You have it within. Hold someone’s hand, turn the key in your lock and be free.

Your “Self” on a Shelf

Credit: Wise Counselor
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During this season parents have fun moving an elf to different places during the night so that the children get up excited to see where the elf has moved. The elf has powers of observing children to make sure they are qualifying for the delights of Santa on Christmas .

In some unequal relationships, however, one partner only moves with permission,  like an elf on the shelf. There is no joy and a lot of pain since a partner cannot be the same person who has no power in the relationship.

Here’s how your “self” gets put on a shelf.

Do you feel that you are always prevented from free movement in your relationship?

Is any idea you have always explained away?

Is any desire you have for your needs respected met with shame, criticism or even an angry outburst?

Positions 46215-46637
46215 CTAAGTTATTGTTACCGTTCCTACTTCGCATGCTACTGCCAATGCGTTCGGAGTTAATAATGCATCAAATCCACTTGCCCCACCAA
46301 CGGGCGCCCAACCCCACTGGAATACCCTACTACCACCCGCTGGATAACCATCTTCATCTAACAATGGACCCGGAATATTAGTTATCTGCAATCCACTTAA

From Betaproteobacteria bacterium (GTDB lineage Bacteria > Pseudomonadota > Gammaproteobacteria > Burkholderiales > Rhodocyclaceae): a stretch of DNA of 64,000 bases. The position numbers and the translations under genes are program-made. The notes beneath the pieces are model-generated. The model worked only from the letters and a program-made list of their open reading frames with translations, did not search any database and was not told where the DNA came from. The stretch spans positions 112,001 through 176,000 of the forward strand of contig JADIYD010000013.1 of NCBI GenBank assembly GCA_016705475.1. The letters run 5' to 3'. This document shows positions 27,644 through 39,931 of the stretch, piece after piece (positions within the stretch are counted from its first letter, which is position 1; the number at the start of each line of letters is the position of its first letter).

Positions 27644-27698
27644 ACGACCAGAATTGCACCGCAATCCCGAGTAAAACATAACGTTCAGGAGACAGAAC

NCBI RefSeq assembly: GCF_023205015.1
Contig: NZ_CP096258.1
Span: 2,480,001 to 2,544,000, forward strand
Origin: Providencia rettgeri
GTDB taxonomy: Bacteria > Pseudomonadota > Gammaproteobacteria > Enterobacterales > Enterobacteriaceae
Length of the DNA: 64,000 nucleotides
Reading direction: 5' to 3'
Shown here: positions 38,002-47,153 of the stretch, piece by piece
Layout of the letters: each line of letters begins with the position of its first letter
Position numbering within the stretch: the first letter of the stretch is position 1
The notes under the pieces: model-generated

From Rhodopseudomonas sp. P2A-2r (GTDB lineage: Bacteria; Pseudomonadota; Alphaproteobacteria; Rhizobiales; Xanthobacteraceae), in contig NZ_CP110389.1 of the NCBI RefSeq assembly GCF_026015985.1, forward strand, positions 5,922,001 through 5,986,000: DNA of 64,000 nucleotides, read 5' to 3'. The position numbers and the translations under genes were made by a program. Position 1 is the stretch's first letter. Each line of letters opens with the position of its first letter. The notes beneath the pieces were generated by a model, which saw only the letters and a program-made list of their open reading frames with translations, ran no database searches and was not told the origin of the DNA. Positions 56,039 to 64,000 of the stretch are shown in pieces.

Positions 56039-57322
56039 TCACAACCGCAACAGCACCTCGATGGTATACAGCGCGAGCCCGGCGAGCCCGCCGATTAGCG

Are you free to pursue your talents or skills outside your home?

Are you able to use any money you earn as you see fit?

Is any question you ask challenged as disrespectful?

Are you called insulting names if you don’t follow exactly what your partner wants?

Are you blamed for problems but never appreciated for handling responsibilities?

Do you find you do the giving but don’t receive in the relationship?  Emotionally? Communicating? Workload? Physically?

If any of these are what you are experiencing, you have been put on a shelf. You are being held in a small space and moved around only to fill another’s needs. Your partner believes they are entitled to your service but have little if any responsibility to serve you.

Their idea of a godly partner is “don’t need”, “don’t ask”, “don’t feel”. They believe a partner should only be taken off the shelf when they need her or him.

What is even more disturbing is that some partners enforce this position by appeals to religion. The idea that your full, mature and free self is displeasing to God is a very high and hard shelf indeed.

We dishonor God who created us when we allow someone to keep us on a shelf. We are created in the image of God, which means we share the power of mind, speech and spirit with our Creator.

God empowers us to be more, not less. Some toxic man-made doctrines seek to keep partners limited, easy to control, for the gratification of the other person’s ego and freedom from mutual consideration and respect in a relationship.